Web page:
Sandymount Strand cleanup

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There’s no doubt about it, Sandymount is one of the most desirable residential areas in the country. Not only does it enjoy proximity to the city centre and the unique ‘village atmosphere’ that it is famous for, it’s also close to beautiful Sandymount Strand, where, when the light and the fast-flowing tides are right, walkers still get that sense of ‘walking into eternity,’ as described by Stephen Dedalus, at 12.42pm on June 16, 1904.

Close by, Irishtown Nature Park, with its views of the bay and the Dublin Mountains, is rich with a wide variety of flora and fauna and is home to many species of sea and shore birds, including skylarks, linnets, and herons. Brent geese winter in an area of grassland nearby. The Nature Park is used throughout the year by locals and visitors alike for a relaxing stroll along the shore to the Shelly Banks, many accompanied by their obviously happy to be there dogs.

The importance of the Dublin Bay area as a habitat and amenity was recognised by UNESCO in 1981 when Bull Island was designated a Biosphere. The Biosphere was expanded in 2015 and now covers all of Dublin Bay. As a newly designated buffer zone, the Dublin Bay Biosphere now extends to over 300 km.

Sandymount Strand is the epicentre of the core zone. Sadly, regular walkers in the area have become very concerned about the deterioration of the area’s unique amenities because large quantities of rubbish, some discarded by visitors and some washed up by the tides, have built up over the winter months.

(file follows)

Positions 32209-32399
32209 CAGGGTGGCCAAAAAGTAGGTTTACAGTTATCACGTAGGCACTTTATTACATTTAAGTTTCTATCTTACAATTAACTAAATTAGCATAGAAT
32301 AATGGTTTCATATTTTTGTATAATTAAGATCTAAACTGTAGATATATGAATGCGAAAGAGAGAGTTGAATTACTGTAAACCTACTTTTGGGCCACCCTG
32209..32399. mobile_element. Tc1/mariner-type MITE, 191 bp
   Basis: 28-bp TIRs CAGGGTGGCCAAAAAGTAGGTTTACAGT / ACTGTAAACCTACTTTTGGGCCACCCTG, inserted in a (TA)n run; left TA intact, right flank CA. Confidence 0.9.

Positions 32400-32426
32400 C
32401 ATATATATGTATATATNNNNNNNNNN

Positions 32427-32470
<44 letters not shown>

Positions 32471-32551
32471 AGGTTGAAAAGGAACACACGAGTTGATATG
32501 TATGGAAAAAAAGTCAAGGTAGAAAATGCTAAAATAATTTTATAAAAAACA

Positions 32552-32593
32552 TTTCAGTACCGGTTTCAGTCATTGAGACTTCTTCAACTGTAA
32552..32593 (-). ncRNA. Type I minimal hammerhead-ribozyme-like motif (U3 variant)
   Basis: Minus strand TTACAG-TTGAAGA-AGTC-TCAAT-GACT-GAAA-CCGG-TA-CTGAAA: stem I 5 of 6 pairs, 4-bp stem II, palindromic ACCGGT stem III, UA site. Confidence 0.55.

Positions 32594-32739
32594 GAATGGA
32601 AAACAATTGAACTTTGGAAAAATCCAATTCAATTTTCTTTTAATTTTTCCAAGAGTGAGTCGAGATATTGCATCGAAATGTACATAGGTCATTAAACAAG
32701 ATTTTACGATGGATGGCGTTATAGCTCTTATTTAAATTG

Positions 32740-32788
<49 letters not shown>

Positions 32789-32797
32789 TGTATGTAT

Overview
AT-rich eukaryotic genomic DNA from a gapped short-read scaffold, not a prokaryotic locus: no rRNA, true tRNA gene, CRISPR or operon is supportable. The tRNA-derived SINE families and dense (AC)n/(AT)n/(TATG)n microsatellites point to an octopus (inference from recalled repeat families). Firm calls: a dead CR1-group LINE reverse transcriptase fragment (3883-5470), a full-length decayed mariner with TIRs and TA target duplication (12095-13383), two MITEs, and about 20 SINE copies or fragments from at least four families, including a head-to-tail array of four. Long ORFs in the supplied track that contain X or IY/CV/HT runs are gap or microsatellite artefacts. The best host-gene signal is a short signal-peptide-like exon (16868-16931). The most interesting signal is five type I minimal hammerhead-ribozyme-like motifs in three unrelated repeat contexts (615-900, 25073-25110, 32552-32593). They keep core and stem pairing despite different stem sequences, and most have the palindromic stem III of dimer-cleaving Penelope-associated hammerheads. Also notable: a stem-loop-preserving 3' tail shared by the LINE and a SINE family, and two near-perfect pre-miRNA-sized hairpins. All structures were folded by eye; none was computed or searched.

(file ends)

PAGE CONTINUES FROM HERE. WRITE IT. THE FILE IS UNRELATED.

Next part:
The type of litter turning up ranges from discarded cans, bottles, plastic packaging and shopping trolleys to old carpets and bags of household garbage which are discarded alongside the Nature Park footpath, an area that is easily accessible to passing motorists. There is evidence too of more sinister rubbish, such as microbeads from personal products, sanitary waste and all types of non-biodegradable materials.

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The impact of rubbish on the marine environment cannot be underestimated. It causes long-term damage to the ecosystem and to the wildlife species that live in the water and along the shoreline.

In 2011, Sandymount resident Catherine Devitt, concerned about the exceptional amount of marine rubbish which was left on the beach after the fierce storms Ireland experienced that year, set up the Sandymount Beach Clean Up Group. Since then the Group has organised several successful clean-up events.

The Group is looking for new volunteers, in particular those who are willing to help with administration, logistics of clean-up events, help with the group’s website, social-media pages or with publicity. Devitt wants to establish a core committee that will take on the task of organising the group’s activities.

Anyone who would like to come along and help at clean-up events is also welcome. Apart from the positive impact that these events have on the environment, they can be a great way to get to know new people in the area and can become a wonderful family bonding activity, a getting in touch with nature experience, remembered long after the latest computer game has been and gone. Organisers are hopeful that residents, businesses and clubs will come together to form a strong local Clean Coasts volunteer group.

At an information evening, which was held in Christchurch Hall, Sandymount, on March 1st, Aidan Gray from An Taisce’s Clean Coasts programme outlined the work An Taisce is doing in partnership with local clean-up groups throughout the country. He promised support for the Sandymount Group and is already in consultation with local businesses to facilitate environmental clean-up days for staff, which have proved to be very successful elsewhere.

The small monetary contribution businesses are asked to make, which goes towards funding local clean-up groups, has never proven to be a problem. As well as the obvious social benefits, the initiative is a cheap and effective way to provide staff with a team-building experience that makes a positive difference.

The next Sandymount Beach Clean Up event will take place on Saturday April 9th from 11.00am until 1.00pm. Meet at Sandymount Strand, next to Sean Moore Park and Marine Drive. Gloves, bags and pickers will be provided. For more information, contact Catherine at
The Facebook group is ‘SandymountBeachCleanup’ and the Twitter account is ‘SandymountBeach’

By Jennifer Reddin